Vegetables and fruit are an important part of healthy eating, according to Canada's updated food guide. Photo credit: Tanner Reil

Kerry Meyer, a first-year occupational therapist assistant/physiotherapist assistant student, is helping her parents though health struggles, raising two children and battling shoulder and knee injuries. The pandemic added another level of stress as she was already attempting to revive her healthy lifestyle.

“It’s just hard for me to get back on track with eating properly,” Mayer said. Now I find the cost of groceries has just skyrocketed, I think it went up about 300 per cent.”

Canada’s Food Price Report has forecasted Canadian families will pay up to an extra $695 for food in 2021, as pandemic grocery prices rise.

Living a nutritious lifestyle can be a struggle for Algonquin students and faculty alike, especially during pandemic times. Which is why the lessons and events from Algonquin College’s month-long efforts to promote heathy eating during March’s National Nutrition Month were especially important this year.

The month’s theme this year was “Healthy Eating Looks Different for Everyone.”

Health services and the health promotion team wanted to help the college community make mindful decisions when it comes to eating habits, taking into consideration cultural food preferences and budget-friendly choices.

“Healthy eating isn’t a perfect formula, you aren’t a robot,” said Ethan Brown, a level-four fitness and health promotion student. “My advice is to follow the 80/20 rule: 80 per cent of the time choosing things that are highly nutritious.”

The month kicked off with an Instagram video, followed by a social media campaign. Three events, one for students in residence and two online, also took place to inspire and educate participants.

The residence-exclusive event occurred on Monday, March 22, which taught students how to make easy but nutritious food swaps and make wine glass terrariums in the process.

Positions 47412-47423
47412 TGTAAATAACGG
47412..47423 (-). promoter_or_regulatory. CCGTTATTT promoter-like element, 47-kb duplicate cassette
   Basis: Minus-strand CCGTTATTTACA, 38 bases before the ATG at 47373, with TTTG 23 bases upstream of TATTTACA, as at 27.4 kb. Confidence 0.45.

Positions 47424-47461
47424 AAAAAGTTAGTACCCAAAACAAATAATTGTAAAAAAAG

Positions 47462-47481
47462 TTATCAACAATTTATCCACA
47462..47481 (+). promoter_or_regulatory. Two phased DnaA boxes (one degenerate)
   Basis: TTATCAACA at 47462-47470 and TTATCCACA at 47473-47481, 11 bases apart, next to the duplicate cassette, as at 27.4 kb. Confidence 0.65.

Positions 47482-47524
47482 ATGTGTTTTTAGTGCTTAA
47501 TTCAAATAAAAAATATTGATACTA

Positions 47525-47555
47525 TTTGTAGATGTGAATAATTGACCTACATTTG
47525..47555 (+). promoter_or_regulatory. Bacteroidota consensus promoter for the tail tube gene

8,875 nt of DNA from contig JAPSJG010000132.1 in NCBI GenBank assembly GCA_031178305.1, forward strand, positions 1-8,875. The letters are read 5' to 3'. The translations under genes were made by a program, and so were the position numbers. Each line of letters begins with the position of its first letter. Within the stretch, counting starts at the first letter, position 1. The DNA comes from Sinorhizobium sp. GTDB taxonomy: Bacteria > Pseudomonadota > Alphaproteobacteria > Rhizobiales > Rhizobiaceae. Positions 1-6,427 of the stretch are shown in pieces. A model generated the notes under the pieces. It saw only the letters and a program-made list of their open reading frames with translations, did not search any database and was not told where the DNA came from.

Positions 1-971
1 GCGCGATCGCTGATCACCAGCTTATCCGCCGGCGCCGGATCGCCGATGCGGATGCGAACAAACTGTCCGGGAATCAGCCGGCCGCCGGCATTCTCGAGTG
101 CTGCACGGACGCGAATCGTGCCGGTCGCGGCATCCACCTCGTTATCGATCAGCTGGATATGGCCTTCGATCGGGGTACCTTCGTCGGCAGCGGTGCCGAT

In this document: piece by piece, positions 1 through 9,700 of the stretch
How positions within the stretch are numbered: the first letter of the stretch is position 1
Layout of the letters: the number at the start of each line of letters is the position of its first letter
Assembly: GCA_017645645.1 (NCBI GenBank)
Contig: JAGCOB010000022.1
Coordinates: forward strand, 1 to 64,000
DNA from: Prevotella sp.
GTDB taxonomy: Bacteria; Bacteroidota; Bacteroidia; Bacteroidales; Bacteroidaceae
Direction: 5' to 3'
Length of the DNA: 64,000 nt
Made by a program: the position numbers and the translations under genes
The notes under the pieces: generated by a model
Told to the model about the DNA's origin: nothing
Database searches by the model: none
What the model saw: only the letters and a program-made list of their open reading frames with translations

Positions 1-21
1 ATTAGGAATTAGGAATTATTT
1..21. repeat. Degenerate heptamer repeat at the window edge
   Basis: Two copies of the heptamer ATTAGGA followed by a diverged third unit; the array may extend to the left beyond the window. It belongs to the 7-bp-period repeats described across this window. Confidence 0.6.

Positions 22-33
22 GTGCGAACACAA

“If you want to choose something more nutritious than mayonnaise for example, you look at the card and it says avocado,” said Rawan Dallasheh, the health promotion and education coordinator with health services.

On Wednesday, March 24, Algonquin presented an Indigenous-inspired cooking demonstration hosted by registered dietitian Tatiana Hunt. The recipes included a bannock burger, side salad and oatmeal chocolate lentil bites.

Finally, on Thursday, March 25, participants created spinning wheels representing complete nutritious recipes and ingredients alike, customizing their wheels to their tastes and diets.

“The idea is to have the spinning wheel, and target for example macaroni,” said Dallasheh. “Then you will pick a recipe related to macaroni to show what you can do from one nutritious ingredient.”

For people who may be struggling with remaining healthy and consuming enough nutrients throughout the day, an excellent practice to try is meal prepping ahead of time, suggests Dallasheh.

“I’ll go to the fridge, the possibility of picking anything which is considered not nutritious is really high,” said Dallasheh, who has begun meal prepping. “If I have some cooked and ready meals, I just pick them up and eat them.”

Dallasheh also suggests alternative snacking as an easy way to increase nutrient intake. Instead of chips, try vegetables and hummus. Many alternatives are also budget-friendly for students and easy to grab.

“You hear the saying ‘you are what you eat’ and it’s so true. It is your fuel,” said Brown. “But food isn’t just fuel, it also has a social and psychological aspect, you can celebrate with it and it can have nostalgia tied to it. Don’t be hard on yourself, understand there is more to food than just fuel.”